On Dec. 19, the Federal Energy Regulatory Commission (FERC) directed PJM Interconnection to dramatically expand its Minimum Offer Price Rule (MOPR) to nearly all state-subsidized capacity resources, including renewables backed by state portfolio standards. It’s the latest of a series of dramatic revisions to the grid operator’s rule, which essentially functions to provide a minimum offer screening process to bar new market entrants from artificially depressing capacity auction clearing prices.

See why the recent order is significant here, “The Significance of FERC’s Recent PJM MOPR Order Explained.

The barrage of news reports about the order that followed its release focused heavily on the divided 2–1 vote, noting it fell along the commissioners’ political affiliations: Chairman Neil Chatterjee and Bernard McNamee are Republicans, and Richard Glick is a Democrat. As Cheryl LaFleur, a commissioner who left FERC in August, told POWER, FERC—an independent regulatory government agency that is officially organized as part of the Department of Energy—has increasingly been mired in partisanship and politicization. But partisanship and politicization are clouding state energy and environmental priorities too. As POWER reported in October, for example, state targets—which are often designed to support clean energy and address climate change—have increasingly been championed from a broader pulpit in Congress, and by attorneys general in the courts.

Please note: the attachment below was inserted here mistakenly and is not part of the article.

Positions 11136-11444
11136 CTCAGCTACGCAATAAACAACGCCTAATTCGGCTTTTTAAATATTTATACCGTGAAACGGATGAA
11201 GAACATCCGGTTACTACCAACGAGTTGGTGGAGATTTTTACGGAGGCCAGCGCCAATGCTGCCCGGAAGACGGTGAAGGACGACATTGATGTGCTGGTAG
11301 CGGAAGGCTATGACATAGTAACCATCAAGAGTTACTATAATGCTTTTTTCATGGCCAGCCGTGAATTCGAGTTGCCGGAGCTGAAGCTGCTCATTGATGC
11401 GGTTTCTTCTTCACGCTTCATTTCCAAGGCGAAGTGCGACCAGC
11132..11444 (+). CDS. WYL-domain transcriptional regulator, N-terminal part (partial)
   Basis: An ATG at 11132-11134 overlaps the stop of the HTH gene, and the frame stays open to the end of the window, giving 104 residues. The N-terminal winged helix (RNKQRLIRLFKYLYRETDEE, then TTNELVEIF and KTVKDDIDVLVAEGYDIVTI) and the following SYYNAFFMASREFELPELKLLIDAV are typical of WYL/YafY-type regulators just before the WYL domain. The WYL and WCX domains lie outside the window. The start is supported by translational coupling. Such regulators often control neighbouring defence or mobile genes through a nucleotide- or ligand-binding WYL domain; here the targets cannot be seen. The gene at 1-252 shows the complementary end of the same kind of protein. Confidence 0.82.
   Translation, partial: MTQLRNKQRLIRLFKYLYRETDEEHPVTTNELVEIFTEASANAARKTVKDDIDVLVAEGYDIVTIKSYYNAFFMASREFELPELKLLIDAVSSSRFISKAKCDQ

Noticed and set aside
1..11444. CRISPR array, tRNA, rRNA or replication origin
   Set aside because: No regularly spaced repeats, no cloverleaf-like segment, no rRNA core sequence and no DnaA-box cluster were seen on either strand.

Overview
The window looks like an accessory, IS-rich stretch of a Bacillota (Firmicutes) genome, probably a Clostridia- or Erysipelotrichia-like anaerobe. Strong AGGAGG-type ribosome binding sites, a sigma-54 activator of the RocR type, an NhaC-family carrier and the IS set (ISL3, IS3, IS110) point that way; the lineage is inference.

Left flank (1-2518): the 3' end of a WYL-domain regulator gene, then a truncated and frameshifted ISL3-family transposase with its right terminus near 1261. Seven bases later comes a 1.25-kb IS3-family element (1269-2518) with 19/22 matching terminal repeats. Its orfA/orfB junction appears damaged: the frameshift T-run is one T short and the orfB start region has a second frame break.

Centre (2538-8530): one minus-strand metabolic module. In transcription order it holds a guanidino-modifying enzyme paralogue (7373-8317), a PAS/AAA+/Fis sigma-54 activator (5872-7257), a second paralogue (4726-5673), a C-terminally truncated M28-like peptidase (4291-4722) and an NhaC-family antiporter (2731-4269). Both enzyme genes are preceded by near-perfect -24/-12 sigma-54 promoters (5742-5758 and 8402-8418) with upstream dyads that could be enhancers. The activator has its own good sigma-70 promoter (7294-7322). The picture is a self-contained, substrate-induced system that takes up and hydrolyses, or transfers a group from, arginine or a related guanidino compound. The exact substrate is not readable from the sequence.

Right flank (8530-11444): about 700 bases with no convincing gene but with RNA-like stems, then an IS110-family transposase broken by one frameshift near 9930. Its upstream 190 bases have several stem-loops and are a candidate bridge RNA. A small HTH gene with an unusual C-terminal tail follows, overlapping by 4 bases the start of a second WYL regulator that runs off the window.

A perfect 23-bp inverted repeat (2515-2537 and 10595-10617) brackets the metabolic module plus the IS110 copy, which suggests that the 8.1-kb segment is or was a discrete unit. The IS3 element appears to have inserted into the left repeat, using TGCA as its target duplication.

A Victory for Competitive Generators; A Threat to Public Power Business Models